PRACTICE BEING HAPPY

The word “Practice” jumped out at me from a book I was reading last week. It was used to explain that we need to “Practice” being Happy just as we need to practice anything else we want to be good at.

This made sense to me but I had never thought of it in this way before. I started wondering what do we need to Practice, that we have not thought about before.

First we have to assume that we Practice because we want to improve or get better at something.

Let’s discuss a couple of possibilities here.

Listening – Are we really paying attention or waiting to make our own comments?

Listening is a skill that can be improved if we are interested in doing so.

The “Practice” exercise here could be to Practice not thinking about other things while someone is talking to you. Staying present, not thinking about the past or future, is what we need to improve. Focus on their words, and then ask them a question about what they had just said, most people will be trilled. We are not used to being listened to.

Another is Speaking – Do others hear you? Do you articulate clearly without just rambling on and on? Is brushing up on your speaking skills something to do? This can be one on one or to a group –Practice what we say.

If we are standing, do we need Posture Practice and Image Practice?

There is more, but the idea for me here is to focus on areas that could use improvement and Practice imaging and doing it the way I would like to have it be.

I am wondering how many different areas of my life I could use Practice to Change and how do I become aware of them?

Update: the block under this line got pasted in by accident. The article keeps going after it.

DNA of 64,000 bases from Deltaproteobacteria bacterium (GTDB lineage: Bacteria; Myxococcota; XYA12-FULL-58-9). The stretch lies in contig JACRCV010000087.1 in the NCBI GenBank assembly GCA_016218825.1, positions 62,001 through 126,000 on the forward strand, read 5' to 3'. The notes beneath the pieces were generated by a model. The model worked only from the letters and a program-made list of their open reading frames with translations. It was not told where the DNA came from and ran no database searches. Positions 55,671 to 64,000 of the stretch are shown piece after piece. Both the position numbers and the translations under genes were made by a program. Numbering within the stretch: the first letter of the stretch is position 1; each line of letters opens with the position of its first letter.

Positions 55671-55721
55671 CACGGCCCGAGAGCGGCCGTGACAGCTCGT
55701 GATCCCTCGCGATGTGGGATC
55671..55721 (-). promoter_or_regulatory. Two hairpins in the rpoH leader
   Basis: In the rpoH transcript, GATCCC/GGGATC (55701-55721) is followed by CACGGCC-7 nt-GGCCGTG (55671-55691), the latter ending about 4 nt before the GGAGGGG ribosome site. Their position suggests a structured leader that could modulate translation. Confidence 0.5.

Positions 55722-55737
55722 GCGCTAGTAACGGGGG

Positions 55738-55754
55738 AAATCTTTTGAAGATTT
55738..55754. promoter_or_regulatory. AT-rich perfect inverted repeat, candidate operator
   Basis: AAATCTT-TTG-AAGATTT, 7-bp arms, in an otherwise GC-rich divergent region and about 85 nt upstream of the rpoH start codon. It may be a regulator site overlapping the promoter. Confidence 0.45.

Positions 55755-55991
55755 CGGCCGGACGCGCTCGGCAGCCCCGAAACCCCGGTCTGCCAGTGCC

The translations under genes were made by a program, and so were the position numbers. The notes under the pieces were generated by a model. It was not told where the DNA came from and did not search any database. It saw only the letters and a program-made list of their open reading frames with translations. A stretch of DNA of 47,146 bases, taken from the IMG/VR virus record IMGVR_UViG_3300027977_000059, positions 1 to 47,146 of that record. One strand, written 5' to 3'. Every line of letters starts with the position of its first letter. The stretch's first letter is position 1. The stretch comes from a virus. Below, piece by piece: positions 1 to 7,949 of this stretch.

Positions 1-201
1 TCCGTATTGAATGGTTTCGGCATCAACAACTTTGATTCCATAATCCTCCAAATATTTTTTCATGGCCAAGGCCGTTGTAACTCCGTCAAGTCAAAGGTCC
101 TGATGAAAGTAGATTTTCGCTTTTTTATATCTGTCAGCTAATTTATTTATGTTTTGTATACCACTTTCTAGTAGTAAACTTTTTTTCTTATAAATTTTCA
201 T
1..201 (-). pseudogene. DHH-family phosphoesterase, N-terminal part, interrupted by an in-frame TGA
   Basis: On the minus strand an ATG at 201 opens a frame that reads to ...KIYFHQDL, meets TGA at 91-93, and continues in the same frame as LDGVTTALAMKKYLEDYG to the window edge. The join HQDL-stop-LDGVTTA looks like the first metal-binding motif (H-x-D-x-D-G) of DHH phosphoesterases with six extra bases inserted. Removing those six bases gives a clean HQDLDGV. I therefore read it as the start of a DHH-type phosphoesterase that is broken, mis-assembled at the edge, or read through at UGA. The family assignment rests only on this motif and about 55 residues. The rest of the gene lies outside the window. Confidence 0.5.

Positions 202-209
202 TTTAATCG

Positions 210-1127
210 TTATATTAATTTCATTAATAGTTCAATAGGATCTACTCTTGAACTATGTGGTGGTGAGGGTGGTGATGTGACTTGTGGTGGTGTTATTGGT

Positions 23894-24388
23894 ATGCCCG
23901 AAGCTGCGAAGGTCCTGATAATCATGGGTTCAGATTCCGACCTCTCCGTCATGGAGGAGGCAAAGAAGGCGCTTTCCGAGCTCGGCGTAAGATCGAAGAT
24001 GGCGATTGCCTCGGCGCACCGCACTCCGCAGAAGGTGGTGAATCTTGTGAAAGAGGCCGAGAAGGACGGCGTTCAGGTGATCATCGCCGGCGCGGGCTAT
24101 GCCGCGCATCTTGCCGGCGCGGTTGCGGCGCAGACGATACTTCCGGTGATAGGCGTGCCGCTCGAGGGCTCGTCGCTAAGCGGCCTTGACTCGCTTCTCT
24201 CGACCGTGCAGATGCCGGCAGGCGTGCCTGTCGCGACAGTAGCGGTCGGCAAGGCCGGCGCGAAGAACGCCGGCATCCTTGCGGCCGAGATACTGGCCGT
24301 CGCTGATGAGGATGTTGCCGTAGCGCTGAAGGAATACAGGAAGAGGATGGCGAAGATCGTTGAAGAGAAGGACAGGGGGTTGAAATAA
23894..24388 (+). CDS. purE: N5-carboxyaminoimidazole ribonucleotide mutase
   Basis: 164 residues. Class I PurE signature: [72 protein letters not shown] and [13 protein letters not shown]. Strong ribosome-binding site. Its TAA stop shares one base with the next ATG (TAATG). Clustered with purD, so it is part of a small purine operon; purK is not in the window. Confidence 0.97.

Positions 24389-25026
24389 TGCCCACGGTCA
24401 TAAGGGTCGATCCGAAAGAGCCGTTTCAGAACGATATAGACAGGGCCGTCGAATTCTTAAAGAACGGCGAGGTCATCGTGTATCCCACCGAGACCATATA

Practice makes perfect or at least improvement.

“Lonely is The Night”

“Lonely is The Night”
              Changing what you think is so.

How much of my life, of your life, is a habit or pattern?
My answer is quite a bit, often more than I am aware of.

The way it has been, during our life, is often the way we do it, think it or believe it.
A great deal of this we are not aware of and is a form of automatic pilot.

Questions to ask ourselves when we become aware of those repeating thoughts and beliefs.

  Are they real?    Are they true?    Or just what I am used to?

Here is an example story that happened to me.        There was the time, many years ago, when my son was about 12 years old and wanted to go to a concert featuring rock star Billy Squire. My story, at the time, was that I did not like his music, with his loud screeching guitars.  So my belief was I don’t like rock, or at least this type, at all.

He was too young to let go alone or with friends and he really wanted to go.
I had an idea and asked him to make me a cassette tape. Remember this was way before iphones were invented. He copied several Billy Squire songs and I listened to them twice a day for two weeks. I would go for a two-mile jog in the morning and again when I got home from work. I estimated I listed to about 7 hours of Mr. Squire during my daily runs.

I intentionally decided to work on my mind before I took him and his friend to the concert.  I had to find a way to not be aggravated by it all. Earplugs were also on my list of possibilities. It worked beyond my expectations;        I just needed to be open to possibilities.
Guess what?  I still enjoy Billy Squire to this day and that was 35 years ago.
“Lonely is the Night” still pops into my head now and then and I love it.

So what is the meaning of this story?

My belief was that I do not like this type of music. Even stronger I would of said, then, that it drives me nuts and is annoying.  I “changed my belief” because I had a reason big enough to have me figure out a way to enjoy it or at least tolerate it.